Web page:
Newspaper article The Christian Science Monitor

How National Parks Manage Fire Risk

Newspaper article The Christian Science Monitor

How National Parks Manage Fire Risk

Article excerpt

Officials at the Sequoia & Kings Canyon National Park in California adopted an unusual wildfire policy four decades ago: When possible, they'd let fire be fire.

If a blaze didn't threaten homes or people, park officials would let it burn. The idea was to let natural processes take over and prevent wildland from becoming too overgrown and vulnerable to a conflagration.

Forty years on, this strategy - known as "fire management" - is in place in wilderness areas across the West despite constant revision after a catastrophic miscalculation in the late 1980s at Yellowstone National Park in Wyoming. But as this year's extraordinary wildfire season in northern California shows, the strategy isn't always practical.

Firefighters at Yosemite National Park, for instance, normally let fires burn thousands of acres each year, sometimes for weeks. This year, the epidemic of nearby wildfires has caused so much pollution that Yosemite allowed only four fires to burn because of smoke regulations.

The strategy of using fire to prevent future fires "is a luxury," especially given the restrictions regarding its use, says Jan van Wagtendonk, a federal fire researcher who works at Yosemite. Still, he says, "it's the most natural way to allow the ecosystem to perpetuate itself."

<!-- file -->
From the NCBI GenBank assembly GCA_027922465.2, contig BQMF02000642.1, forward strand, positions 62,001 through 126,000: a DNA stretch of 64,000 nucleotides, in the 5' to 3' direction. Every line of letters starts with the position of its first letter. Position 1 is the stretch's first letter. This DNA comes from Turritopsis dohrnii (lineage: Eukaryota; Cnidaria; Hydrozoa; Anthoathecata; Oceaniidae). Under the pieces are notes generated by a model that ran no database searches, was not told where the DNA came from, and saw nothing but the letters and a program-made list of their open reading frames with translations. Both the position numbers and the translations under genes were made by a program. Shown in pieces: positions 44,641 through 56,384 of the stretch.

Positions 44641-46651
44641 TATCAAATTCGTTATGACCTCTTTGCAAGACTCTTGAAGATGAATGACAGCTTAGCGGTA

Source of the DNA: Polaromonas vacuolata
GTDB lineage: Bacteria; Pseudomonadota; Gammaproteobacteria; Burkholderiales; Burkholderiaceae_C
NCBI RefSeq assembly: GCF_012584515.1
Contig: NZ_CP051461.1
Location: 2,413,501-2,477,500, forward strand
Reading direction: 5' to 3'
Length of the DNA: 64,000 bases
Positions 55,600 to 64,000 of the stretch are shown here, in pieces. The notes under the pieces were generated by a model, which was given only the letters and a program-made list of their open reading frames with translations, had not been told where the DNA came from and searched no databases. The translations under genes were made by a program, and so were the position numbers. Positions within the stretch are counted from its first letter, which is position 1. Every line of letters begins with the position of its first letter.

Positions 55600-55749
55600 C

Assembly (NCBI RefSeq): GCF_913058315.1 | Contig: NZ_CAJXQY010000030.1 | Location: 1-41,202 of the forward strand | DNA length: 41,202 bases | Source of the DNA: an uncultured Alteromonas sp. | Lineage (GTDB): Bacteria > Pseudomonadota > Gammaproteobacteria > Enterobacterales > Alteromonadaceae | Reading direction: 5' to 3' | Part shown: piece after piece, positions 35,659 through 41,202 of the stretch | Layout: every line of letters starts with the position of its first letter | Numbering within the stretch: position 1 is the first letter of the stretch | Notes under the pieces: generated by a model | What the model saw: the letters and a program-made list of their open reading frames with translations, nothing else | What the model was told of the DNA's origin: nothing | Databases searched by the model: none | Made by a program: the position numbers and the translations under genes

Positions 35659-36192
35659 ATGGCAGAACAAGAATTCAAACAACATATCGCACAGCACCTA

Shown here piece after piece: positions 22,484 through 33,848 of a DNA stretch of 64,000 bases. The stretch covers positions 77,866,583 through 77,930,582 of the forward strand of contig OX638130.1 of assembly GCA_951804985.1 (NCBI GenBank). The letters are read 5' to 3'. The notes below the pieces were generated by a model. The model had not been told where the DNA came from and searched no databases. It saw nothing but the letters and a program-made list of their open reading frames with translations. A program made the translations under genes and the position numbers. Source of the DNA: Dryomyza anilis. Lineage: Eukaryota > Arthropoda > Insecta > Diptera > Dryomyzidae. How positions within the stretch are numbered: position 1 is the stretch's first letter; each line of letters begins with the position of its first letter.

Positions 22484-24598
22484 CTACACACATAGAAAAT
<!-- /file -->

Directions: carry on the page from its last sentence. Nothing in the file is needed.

Yosemite's longstanding embrace of managed fires would not have prevented last week's wildfire from eventually entering the park and destroying homes and park facilities, Mr. van Wagtendonk says, but it would probably have protected much of the nearly 1,200-square- mile park by reducing the levels of overgrowth.

The so-called Telegraph wildfire last week, said to be caused by a target shooter, burned 21 homes and threatened to enter Yosemite. Firefighters reported Sunday that the fire was mostly under control, although it had burned more than 33,920 acres.

Yosemite allows fires to burn in 80 percent of the park, van Wagtendonk says. In some cases, firefighters burn off overgrown brush in the backcountry; at other times, they "herd" fires caused by lightning.

Monitoring is key, van Wagtendonk says. "We don't put a blindfold on and look the other way. …

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